The Best Pillowcases for Breakouts

bed with lots of pillows image by Gina Smith from

While pillowcases are available in different fabrics, only one type of pillowcase is best to prevent breakouts--a clean pillowcase. Buy seven pillowcases (fewer if you do laundry frequently) and put a new one on your pillow every night. A little extra laundry to keep your face clean can save a lot of trouble and embarrassment from a breakout. Replacing an old pillow is also a sensible investment. Over time, pillows absorb bacteria and oils that can seep through the pillowcase and contribute to breakouts.

Thread Count

Packages of pillowcases and sheets always list a thread count. A higher thread count (650, for example) feels smoother and softer and is reportedly longer-lasting than a low thread count, but will also be more expensive. A higher thread-count material can also absorb more of the oils and bacteria you are trying to avoid, so investing in pillowcases with a high thread count can help prevent breakouts.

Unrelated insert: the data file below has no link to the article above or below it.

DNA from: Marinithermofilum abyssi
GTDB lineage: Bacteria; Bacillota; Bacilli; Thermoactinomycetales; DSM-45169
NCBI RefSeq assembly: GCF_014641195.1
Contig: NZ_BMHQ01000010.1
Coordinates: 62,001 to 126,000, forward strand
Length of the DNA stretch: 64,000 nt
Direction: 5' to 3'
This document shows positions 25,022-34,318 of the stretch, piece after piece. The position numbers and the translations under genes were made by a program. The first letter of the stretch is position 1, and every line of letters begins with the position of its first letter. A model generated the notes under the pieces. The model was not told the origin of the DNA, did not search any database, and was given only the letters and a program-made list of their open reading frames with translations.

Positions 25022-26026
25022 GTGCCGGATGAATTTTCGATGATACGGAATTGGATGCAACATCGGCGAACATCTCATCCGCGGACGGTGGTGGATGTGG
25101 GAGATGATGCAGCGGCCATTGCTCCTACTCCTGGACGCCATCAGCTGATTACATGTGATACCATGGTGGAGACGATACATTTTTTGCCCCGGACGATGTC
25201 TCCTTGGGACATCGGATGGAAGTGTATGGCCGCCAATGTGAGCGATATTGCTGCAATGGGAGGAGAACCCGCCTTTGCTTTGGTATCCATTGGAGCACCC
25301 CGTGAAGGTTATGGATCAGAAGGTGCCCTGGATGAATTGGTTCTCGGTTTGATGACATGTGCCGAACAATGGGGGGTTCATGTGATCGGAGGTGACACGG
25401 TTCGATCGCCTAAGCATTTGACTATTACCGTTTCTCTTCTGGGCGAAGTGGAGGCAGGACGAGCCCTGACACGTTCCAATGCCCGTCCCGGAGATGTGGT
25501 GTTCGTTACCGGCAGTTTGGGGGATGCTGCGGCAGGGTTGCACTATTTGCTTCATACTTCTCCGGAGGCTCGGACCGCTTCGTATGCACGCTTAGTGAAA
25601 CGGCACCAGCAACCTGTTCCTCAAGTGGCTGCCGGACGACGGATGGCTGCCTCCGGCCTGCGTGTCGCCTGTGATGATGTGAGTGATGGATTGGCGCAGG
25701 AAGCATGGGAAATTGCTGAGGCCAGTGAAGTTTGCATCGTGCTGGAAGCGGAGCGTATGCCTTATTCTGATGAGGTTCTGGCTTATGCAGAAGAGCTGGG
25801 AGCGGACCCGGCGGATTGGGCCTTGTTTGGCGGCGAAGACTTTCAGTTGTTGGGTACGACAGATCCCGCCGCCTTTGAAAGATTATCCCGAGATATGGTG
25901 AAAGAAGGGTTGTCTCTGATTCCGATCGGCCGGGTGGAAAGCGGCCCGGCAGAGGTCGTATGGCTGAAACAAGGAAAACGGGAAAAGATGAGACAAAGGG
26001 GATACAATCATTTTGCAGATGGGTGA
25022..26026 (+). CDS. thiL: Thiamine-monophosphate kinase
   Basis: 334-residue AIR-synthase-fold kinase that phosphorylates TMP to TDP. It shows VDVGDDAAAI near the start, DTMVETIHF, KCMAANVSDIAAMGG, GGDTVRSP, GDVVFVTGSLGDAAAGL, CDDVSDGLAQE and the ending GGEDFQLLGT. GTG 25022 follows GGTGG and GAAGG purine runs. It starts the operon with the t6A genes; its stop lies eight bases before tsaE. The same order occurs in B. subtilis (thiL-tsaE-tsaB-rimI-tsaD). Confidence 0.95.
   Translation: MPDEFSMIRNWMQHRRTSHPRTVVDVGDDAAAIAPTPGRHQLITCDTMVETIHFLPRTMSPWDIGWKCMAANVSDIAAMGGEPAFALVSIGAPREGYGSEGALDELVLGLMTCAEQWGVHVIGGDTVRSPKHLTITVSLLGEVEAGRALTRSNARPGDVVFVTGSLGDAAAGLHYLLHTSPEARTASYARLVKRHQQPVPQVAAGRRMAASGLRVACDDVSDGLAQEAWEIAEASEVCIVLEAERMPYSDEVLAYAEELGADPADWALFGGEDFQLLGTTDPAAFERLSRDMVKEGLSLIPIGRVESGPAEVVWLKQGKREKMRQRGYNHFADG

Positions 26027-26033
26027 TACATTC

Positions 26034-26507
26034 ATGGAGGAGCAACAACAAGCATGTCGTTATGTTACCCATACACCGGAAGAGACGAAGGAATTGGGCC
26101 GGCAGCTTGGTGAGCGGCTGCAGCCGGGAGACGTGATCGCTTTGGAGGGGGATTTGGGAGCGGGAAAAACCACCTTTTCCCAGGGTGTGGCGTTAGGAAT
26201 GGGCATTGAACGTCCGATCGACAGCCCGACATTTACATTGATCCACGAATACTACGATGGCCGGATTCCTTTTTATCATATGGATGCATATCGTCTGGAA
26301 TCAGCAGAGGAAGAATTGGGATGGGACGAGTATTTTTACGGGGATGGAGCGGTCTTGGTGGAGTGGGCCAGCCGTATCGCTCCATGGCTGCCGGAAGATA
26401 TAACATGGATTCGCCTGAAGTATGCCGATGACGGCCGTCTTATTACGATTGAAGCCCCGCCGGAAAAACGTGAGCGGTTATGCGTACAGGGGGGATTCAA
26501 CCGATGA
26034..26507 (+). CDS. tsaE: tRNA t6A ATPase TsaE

Type of Cotton

A fine cotton can make even a 300-thread-count pillowcase feel soft and smooth. American-grown Pima cotton and cotton grown in Egypt are among the finest for linens. Polyester or polyester-blend pillowcases are usually the least expensive, but they may pill over time and feel scratchy. A material made from bamboo is said to be helpful for acne-prone skin because it is antibacterial.

Proper Care

Wash new pillowcases before using them. New linens have a coating called sizing to make the fabric crisp. Sizing can irritate sensitive skin as can certain laundry detergents and dryer sheets. Wash with less detergent and rinse twice. High-thread-count cotton pillowcases can get wrinkly, so remove them from the dryer as soon as the cycle is done.

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